SLPA Chairman questions proposed port deal with China

After signing a framework agreement with the Sri Lankan government in December 2016, the state-run China Merchants Port Holdings was expected to pay $1.12 billion for a 99-year lease, on an 80% stake in the Hambantota port. The port, built with Chinese loans in 2010, was part of Beijing’s plans to create a Silk Route across Asia. Finalised and completed when ex-President Mahinda Rajapaksa was in power, the port was termed a “white elephant” by his successor government that came to power in 2015.Government politicians negotiated a new deal and pitched it to the public as one aiming to reduce the burden of the $8 billion-debt Sri Lanka owes China. “Just because someone puts a billion dollars in front of you it doesn’t mean you give everything away,” said Ranatunga, brother of Ports Minister and former cricket Arjuna Ranatunga. Critics have in the past questioned his qualification to be appointed chairman. It is not just New Delhi or Washington that is worried about Colombo’s proposed deal to sell a deep-sea port in Hambantota to a Chinese company. Sri Lanka’s ports authority has “fundamental concerns” over the proposed deal, its Chairman Dammika Ranatunga said, according to The Hindu newspaper.While the Sri Lanka Ports Authority (SLPA) appreciates the importance of foreign investment, it would only “go by the book”, Mr. Ranatunga told The Hindu. “We took a careful look at the [draft] agreement — it violated the SLPA Act, and the terms were not conducive to us,” he said, adding that even after 10 revised drafts of the agreement, factoring in some of SLPA’s observations, many concerns remained. Last week, the SLPA raised the matter again with a ministerial committee overseeing the agreement, flagging key clauses that reportedly ignored the Authority’s observations. The chairman’s remarks come ahead of Prime Minister Ranil Wickremesinghe’s scheduled visit to Beijing. However, observing that the proposed deal gave sweeping powers to the Chinese company to handle operations near the port, Ranatunga asked: “What does that mean? Can that be a military base,” pointing to Chinese investment in African countries that had sparked “similar concerns”.Colombo and Beijing also agreed to develop a 15,000-acre industrial zone near the port, and Beijing is now willing to sign the port deal, only if land for the industrial zone is made available. However, locals have been resisting the project. read more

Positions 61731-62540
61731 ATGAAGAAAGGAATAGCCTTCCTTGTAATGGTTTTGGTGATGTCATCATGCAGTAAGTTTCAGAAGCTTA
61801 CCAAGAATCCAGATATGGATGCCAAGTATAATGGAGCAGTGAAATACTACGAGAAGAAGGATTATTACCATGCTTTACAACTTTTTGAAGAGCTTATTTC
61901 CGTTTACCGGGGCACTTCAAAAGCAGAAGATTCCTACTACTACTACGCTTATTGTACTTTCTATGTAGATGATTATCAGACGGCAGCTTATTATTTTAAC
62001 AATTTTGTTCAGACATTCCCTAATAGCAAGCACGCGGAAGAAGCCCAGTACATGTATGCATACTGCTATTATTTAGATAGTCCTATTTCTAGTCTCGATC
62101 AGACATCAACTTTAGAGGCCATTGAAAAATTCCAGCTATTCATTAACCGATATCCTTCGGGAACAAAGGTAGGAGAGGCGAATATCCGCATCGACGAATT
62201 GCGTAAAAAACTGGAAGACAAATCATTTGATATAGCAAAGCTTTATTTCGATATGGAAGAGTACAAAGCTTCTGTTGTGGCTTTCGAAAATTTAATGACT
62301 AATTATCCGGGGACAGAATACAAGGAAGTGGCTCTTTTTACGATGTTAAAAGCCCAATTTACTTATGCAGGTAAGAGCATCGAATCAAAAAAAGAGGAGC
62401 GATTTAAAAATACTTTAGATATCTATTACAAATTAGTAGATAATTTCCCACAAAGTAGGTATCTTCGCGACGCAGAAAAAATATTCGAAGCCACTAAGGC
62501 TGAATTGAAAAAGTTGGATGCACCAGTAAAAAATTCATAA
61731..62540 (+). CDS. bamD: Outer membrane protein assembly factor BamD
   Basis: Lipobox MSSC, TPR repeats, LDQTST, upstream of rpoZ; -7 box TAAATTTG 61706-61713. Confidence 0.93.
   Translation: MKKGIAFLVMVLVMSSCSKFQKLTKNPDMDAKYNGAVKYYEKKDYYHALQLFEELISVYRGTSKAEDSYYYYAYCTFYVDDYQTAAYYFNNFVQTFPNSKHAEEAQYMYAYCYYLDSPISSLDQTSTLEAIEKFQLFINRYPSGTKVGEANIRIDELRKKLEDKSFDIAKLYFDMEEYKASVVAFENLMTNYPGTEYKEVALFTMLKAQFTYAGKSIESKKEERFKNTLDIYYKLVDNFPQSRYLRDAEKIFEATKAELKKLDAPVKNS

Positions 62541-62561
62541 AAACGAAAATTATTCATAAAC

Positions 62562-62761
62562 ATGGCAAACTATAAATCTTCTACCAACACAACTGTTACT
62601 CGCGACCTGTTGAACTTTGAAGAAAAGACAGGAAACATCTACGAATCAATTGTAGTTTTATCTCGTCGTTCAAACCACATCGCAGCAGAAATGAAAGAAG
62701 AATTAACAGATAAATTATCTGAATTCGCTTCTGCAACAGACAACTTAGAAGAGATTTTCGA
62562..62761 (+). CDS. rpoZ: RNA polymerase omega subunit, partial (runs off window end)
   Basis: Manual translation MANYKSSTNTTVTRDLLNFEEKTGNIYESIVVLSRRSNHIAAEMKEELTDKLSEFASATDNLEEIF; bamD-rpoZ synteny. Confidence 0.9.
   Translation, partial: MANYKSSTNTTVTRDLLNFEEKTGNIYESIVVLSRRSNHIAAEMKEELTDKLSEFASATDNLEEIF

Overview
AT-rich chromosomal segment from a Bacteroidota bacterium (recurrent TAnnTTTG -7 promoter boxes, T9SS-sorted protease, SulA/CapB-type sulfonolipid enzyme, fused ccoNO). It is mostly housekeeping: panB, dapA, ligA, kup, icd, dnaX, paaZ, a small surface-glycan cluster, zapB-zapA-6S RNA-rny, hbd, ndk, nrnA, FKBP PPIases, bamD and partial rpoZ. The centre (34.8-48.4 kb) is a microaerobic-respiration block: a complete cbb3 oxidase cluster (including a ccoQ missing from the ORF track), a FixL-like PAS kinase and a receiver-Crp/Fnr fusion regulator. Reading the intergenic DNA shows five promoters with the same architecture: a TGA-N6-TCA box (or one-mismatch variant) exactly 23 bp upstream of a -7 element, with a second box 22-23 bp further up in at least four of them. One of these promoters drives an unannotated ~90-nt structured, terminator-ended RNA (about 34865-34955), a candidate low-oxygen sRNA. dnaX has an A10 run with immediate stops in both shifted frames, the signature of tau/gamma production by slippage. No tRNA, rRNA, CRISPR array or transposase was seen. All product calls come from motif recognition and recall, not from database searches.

GPs leaving men with family history of prostate cancer blind to the

first_imgThe new findings are based on analysis of surveys of 402 GPs and 1,901 adult British men, which will be presented  at a Public Health England conference in Manchester today.Prostate cancer can be successfully treated if caught in time, but the disease often displays no symptoms in the early stages.GPs should tell those with a family history about the option to have a PSA blood test, which can pick up higher levels of proteins linked to prostate cancer.Such tests are not routinely offered by the NHS, because raised levels do not necessarily denote cancer, but are offered on request to those over the age of 50. Prostate cancer treatment can involve hormone therapyCredit:Alamy “We need men to feel empowered to take control of their own health, find out their family history and pro-actively ask their GP whether they need tests for the disease due to their risk of developing it. Currently this isn’t happening nearly enough and the increased risk due to family history of prostate cancer is being dangerously overlooked by both men and their GPs.”Too many men are walking around completely blind to the serious danger they could face. This must change.” Man prostate  Family doctors are leaving patients with a family history of prostate cancer “completely blind” to the serious dangers they face, a leading charity has warned.Men whose father or brothers suffered from the disease are 2.5 more likely to develop it, and should be monitored more closely.But research by Prostate Cancer UK found just one in ten GPs were likely to ask patients about their family histories – even though 91 per cent were aware of the added risks.Meanwhile, two thirds of men whose relatives had suffered from the disease had no idea of the dangers linked to harmful genes, researchers found.The charity’s chief executive Angela Culhane said: “There’s no denying that GPs in the UK today face tremendous pressure to start conversations with patients regarding an ever-growing list of medical conditions. Man and scan Each year more than 40,000 men in the UK are diagnosed with prostate cancer and around 11,000 die from the disease. Prostate cancer is one of the most common forms of cancerCredit:Alamy Want the best of The Telegraph direct to your email and WhatsApp? Sign up to our free twice-daily  Front Page newsletter and new  audio briefings.last_img read more